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Immutable Infrastructure and Security, Part 1

Immutable infrastructure is a concept that, despite its many benefits, is often a lofty goal rather than an implemented practice. Many organizations have considered adopting it, but often it gets de-prioritized in the pursuit of faster time-to-market and shipping new features.

However, immutable infrastructure is a critical practice for safely deploying application infrastructure at scale. Minimizing configuration drift and unintended changes makes application infrastructure easier to scale and safer to maintain, and it also improves the overall security posture.

In this two-part series, we’ll discuss what immutable infrastructure is, why it’s more than just a safe way to deploy applications at scale, and why it’s an important part of any organization’s security strategy.

What Is Immutable Infrastructure?

The principle of Immutable Infrastructure (II) can be summarized as follows: Once software infrastructure is deployed, it is not changed until a new version, feature, or revision completely replaces it.

This seems simple enough, but what does it mean to say infrastructure is immutable? What does this look like in practice?

A common analogy for explaining II is “cattle vs. pets.” When we think of pets, we think of animals with unique names, behaviors, diets, and care regimens. Cattle, in contrast, are generally not given names, tend to act with a herd mentality, and are fed and cared for in a generalized and highly scaled manner.

Replace “animals” in the previous analogy with “servers,” and the parallels become obvious. Servers, nodes, or virtual machines that are treated as pets have unique names and behaviors, and the sequence of steps or actions that were taken to arrive at the current state or configuration could not be easily replicated on another node. Conversely, servers that are treated as cattle are typically named as part of a larger herd, with alphanumeric sequences as their only unique identifier. Their care and feeding, or in this case configuration, is a scalable and repeatable process that can be applied to new members of the herd to quickly bring them into the same state as other members.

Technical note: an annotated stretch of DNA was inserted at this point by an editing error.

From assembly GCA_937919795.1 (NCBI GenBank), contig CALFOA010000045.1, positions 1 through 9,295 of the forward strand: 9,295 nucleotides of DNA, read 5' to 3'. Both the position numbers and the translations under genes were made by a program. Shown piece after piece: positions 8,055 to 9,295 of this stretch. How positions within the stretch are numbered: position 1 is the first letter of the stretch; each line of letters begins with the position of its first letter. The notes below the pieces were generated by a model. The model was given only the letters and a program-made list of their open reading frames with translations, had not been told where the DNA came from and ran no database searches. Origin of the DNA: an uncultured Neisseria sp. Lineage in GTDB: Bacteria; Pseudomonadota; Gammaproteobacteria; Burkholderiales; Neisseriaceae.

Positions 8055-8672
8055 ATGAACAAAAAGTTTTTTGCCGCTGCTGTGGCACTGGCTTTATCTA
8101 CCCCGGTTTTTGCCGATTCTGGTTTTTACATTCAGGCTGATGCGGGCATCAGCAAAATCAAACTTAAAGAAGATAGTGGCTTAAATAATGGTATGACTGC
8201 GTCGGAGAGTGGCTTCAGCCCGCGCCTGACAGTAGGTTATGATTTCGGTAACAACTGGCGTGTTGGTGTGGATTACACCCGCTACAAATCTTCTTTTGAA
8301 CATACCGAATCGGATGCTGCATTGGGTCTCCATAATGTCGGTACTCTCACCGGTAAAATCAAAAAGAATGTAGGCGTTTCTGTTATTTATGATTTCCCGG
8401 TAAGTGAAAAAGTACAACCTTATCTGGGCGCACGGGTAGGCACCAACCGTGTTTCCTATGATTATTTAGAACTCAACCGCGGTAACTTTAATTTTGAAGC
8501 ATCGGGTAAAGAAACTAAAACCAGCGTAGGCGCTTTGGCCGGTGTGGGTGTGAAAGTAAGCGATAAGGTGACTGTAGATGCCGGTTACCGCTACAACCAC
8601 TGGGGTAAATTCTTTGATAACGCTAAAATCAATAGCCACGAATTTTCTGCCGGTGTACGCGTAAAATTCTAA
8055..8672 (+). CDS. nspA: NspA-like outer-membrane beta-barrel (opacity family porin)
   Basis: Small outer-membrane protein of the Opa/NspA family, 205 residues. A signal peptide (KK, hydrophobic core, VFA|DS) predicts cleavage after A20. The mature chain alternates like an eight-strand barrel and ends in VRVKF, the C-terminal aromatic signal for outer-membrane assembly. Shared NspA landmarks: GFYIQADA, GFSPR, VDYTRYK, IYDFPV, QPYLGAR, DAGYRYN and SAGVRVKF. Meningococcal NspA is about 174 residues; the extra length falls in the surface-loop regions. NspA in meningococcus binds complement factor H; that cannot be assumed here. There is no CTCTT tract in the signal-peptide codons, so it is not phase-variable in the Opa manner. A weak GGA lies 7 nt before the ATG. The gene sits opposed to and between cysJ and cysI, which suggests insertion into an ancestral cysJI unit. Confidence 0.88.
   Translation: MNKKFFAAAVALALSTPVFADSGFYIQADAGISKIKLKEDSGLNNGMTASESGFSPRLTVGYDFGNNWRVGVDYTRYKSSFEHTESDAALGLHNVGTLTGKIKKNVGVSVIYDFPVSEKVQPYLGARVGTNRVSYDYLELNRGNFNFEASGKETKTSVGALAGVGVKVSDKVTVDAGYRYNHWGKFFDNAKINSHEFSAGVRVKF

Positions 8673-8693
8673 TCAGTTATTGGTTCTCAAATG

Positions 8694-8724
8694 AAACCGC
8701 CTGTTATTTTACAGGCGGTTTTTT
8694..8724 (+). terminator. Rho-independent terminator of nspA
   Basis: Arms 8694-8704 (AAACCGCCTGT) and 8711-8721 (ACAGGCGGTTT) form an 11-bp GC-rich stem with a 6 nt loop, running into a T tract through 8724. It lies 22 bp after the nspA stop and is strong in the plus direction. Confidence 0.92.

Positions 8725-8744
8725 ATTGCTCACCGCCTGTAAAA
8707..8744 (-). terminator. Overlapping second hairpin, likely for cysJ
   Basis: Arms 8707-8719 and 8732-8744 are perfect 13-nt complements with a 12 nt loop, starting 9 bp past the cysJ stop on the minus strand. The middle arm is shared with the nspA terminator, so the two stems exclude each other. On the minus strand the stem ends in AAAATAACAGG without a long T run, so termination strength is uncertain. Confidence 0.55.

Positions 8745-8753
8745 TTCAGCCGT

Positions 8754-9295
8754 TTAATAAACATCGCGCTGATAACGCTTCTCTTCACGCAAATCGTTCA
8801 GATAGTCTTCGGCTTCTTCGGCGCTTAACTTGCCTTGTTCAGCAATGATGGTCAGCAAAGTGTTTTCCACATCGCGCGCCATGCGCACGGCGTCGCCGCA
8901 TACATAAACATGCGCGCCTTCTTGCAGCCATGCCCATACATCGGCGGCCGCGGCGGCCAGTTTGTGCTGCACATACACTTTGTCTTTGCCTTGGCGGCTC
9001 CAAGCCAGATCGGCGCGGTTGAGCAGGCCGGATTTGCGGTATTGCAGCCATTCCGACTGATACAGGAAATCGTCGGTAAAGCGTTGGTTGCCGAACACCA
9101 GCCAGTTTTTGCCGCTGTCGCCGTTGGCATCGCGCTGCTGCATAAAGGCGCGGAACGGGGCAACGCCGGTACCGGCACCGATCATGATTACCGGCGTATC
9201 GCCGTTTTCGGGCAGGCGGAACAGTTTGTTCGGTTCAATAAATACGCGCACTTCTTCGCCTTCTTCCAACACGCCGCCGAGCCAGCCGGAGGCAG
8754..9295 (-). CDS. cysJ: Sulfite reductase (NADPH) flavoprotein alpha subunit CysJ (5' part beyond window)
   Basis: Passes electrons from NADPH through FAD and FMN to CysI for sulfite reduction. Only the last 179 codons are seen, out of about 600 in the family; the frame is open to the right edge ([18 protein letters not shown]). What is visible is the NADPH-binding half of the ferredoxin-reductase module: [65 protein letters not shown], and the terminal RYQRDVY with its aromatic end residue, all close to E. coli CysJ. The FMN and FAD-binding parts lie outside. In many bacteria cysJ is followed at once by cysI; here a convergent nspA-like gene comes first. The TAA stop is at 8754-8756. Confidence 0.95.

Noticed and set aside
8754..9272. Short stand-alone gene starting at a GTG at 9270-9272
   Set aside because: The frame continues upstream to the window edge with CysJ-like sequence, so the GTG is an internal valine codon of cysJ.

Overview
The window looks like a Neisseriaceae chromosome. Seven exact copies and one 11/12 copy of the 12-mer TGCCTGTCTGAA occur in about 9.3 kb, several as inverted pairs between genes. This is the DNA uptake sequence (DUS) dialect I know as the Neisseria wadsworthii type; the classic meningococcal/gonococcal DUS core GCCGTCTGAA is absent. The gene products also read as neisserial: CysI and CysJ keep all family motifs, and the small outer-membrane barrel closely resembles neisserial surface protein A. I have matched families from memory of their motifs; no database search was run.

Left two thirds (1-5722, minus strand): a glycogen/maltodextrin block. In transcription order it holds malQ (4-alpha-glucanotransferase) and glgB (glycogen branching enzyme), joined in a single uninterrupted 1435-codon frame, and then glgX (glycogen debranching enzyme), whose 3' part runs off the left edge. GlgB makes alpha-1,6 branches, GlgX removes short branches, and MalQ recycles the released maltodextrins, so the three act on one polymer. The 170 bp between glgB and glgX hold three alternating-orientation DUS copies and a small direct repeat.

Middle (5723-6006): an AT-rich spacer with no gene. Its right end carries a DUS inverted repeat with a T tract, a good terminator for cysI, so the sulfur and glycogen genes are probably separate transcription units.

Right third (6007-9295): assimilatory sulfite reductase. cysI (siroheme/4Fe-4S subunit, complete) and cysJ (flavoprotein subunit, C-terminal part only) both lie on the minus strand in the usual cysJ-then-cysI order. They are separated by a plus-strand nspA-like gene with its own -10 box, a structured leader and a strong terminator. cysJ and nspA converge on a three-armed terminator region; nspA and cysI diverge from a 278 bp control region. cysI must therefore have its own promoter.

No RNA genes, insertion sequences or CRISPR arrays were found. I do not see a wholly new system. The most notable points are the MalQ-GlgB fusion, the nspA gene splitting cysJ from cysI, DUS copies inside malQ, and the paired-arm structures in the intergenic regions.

In this paradigm, deployed network components such as servers are not patched, upgraded, or modified. If an update is needed, the existing component is destroyed and replaced by a new one.

The concept of immutable infrastructure also extends to software artifacts. Software artifacts are generally thought of as a by-product or output of software development. (In the context of this article, the term “software artifact” will specifically refer to a unit of code or application functionality that can be deployed as a stand-alone feature or application or as part of a larger system.)

Mutable software artifacts often result in difficult, error-prone deployment processes. In a hypothetical development environment, a developer may need to make small changes to their software to enable it to run correctly in their local development environment, in the testing environment, and finally in the staging environment. What happens if the production deployment fails? Was the original feature work at fault, or was it one of the many changes made to make the artifact functional in the various environments? Mutable artifacts result in excessive complexity and make debugging software and infrastructure issues much more difficult.

A more immutable approach, such as versioning software artifacts with immutable tags (such as a Git commit hash) or using containerization to encapsulate everything, results in a process that is much simpler and less error-prone.

What Are the Benefits of Immutable Infrastructure?

Focusing on making infrastructure immutable provides a variety of benefits to a software organization; it simplifies management overhead and complexity, enables better baseline security posture, and improves operational outcomes/scalability.

Reducing complexity

Exploring the software artifact example a bit further, immutable software artifacts help reduce complexity and management overhead in software development. Most modern software applications aren’t just a compiler or interpreter anymore; they often represent a complex web of software dependencies, various build artifacts, configuration files, and middleware.

Trying to manage all of these interconnected components quickly becomes a non-tenable affair at scale; how can development teams effectively track all of the various dependencies and unique configurations across thousands of nodes and microservices? With immutable software artifacts, all of the dependencies, configuration files, and tooling are encapsulated in something like a Docker container, which is uniquely versioned and tagged. 

This process occurs once, at build time, and that artifact is never changed again, regardless of the deployment environment or context. If a developer makes a change to any aspect of the artifact, even a small dependency or configuration change, a new artifact with a new version tag is created and deployed over the previous one.

Improving security

Immutable infrastructure also helps software teams maintain a better overall security posture. Immutability can extend to the management of traditional remote access pathways like SSH, SFTP, and other types of connectivity.